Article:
"On the issue of restitution," she says, "there is no 'one-size-fits-all' solution, it has to be a case-by-case deliberation, and the 'solutions' stretch across the whole spectrum – from the object remaining where it is in the 'colonial' museum but is provided with an appropriate context, to the object returning to the location where it was made – with lots of varied possibilities in between."

Should the British Museum return its Egyptian collection?
Credit: British Museum
She also argues that a "global conversation" needs to be encouraged not just about the ownership of cultural property, but about the power dynamic between the global north and the global south and how it affects this question of heritage.

"It's a conversation that needs to be entered into with an open mind and with a will to explore the past and the future."

Spencer is aware that the Museum needs to do more, and is optimistic it can address these concerns adequately. He is cognizant of the need to decolonise the collection, and implied that the issues will be addressed when the institution re-displays in entire collection over the next two decades or so, a project in which the Museum "very much want[s] to involve people from around the world."

One can only hope that the Museum takes the criticism it has received from inside and outside its walls to make a genuine effort to decolonise its collection.


The repatriation debate is in many ways a microcosm of the power dynamics between the colonised world and the colonisers, one where the global north has rarely taken responsibility for its actions that destroyed the lives of millions around the world.

Countries that were ravaged by colonisation have begun understanding the significance of the heritage they have lost, and are asking for it to be returned to its geographical homeland.

After destroying the lives and breaking the economies of places like Egypt, the least the UK and other former colonisers can do to atone for their deeds is to have this conversation, decolonise their collections and return stolen property.

The British Museum has the opportunity to lead the way in this regard. As one of the most powerful cultural institutions, it has the resources to find the right balance between returning objects and continuing to be a world class museum.

Governments, experts and academics are slowly coming to terms with this; Britain and the British Museum must follow suit, or be left behind.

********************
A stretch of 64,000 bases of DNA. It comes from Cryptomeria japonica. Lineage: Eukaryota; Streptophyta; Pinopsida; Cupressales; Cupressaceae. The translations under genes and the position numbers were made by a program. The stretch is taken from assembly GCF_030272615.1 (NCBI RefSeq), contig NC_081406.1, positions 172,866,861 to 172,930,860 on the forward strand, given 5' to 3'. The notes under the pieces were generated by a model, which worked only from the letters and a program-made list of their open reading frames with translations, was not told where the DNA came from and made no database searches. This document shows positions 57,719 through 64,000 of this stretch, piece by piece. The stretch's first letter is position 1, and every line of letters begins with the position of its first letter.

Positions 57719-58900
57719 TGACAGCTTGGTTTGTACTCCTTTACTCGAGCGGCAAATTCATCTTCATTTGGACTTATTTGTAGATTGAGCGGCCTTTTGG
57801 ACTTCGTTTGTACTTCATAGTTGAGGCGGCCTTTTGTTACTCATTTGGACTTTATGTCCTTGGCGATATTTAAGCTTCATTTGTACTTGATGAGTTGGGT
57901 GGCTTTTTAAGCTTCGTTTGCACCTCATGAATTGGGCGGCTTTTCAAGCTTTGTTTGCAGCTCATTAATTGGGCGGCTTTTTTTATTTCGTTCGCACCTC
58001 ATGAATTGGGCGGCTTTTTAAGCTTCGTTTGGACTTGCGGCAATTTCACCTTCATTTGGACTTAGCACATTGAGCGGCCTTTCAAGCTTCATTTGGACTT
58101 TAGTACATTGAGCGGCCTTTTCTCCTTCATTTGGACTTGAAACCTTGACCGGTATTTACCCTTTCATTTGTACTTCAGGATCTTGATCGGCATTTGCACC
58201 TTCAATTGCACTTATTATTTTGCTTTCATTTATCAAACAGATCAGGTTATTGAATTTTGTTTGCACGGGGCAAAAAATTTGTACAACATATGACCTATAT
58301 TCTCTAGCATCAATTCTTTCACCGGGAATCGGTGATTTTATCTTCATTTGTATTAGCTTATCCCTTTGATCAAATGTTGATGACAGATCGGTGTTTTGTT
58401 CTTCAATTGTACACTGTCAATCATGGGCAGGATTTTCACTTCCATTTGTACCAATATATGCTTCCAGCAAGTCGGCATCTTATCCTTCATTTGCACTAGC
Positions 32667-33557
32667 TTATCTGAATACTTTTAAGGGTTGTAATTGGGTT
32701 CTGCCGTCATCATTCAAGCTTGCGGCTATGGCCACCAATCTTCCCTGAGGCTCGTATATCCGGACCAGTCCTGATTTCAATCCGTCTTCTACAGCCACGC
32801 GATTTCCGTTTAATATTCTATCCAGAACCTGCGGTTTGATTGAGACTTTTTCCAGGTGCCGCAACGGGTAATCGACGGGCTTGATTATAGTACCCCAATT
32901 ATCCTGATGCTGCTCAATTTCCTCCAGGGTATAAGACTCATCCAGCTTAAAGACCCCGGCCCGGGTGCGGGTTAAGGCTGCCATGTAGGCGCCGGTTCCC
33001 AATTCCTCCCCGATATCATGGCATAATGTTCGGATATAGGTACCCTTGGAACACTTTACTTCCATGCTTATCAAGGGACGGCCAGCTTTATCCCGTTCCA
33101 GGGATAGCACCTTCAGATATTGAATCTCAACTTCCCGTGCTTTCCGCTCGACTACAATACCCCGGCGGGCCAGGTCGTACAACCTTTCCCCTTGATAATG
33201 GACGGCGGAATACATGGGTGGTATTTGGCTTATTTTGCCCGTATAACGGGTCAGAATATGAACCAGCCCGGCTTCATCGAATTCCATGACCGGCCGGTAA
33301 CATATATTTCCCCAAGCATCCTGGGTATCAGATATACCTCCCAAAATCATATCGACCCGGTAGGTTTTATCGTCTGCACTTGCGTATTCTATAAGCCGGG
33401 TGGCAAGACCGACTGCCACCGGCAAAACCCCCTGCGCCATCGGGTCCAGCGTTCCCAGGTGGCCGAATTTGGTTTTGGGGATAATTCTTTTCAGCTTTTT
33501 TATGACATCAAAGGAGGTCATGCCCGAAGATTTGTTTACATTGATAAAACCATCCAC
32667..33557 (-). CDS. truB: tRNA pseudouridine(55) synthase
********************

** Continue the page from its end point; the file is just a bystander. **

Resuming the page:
Author: Ali Abbas Ahmadi | Source: The New Arab [December 31, 2019]



* This article was originally published here

Holy Island Coastline and Iron Age Hill Fort Periphery, Holy Island, Anglesey, North Wales, 19.1.20.

Holy Island Coastline and Iron Age Hill Fort Periphery, Holy Island, Anglesey, North Wales, 19.1.20.



* This article was originally published here

4,500-year-old baby bottles discovered in eastern Turkey


Archaeologists have discovered ancient baby bottles dating back to 2500 B.C. during excavations at Norik Mound in Turkey's eastern Bingöl province.

4,500-year-old baby bottles discovered in eastern Turkey
Credit: IHA
The discovery was made at the early Bronze Age settlement in Murat village in Bingöl's Solhan district, Ihlas News Agency (IHA) reported Sunday. Archaeologists found three artifacts with spouts identified as baby bottles made out of clay. The bottles had single handles and could hold approximately 50 to 150 milligrams of liquid, the report said.


The excavations were carried out under the coordination of the Ministry of Culture and Tourism, Elazığ Museum Director Ziya Kılınç and with the consultation of Fırat University's Archaeology Department Dean Abdulkadir Özdemir. Kılınç noted that archaeologists had successfully unearthed 46 sections of the 100-square-meter settlement.

4,500-year-old baby bottles discovered in eastern Turkey
Credit: IHA
"All objects found in the settlement were transferred to our museum after being recorded," Kılınç said, adding that they had identified 124 objects in total. He continued by saying that the oldest artifacts had only been unearthed after archaeologists finally reached the lowest layer of the mound.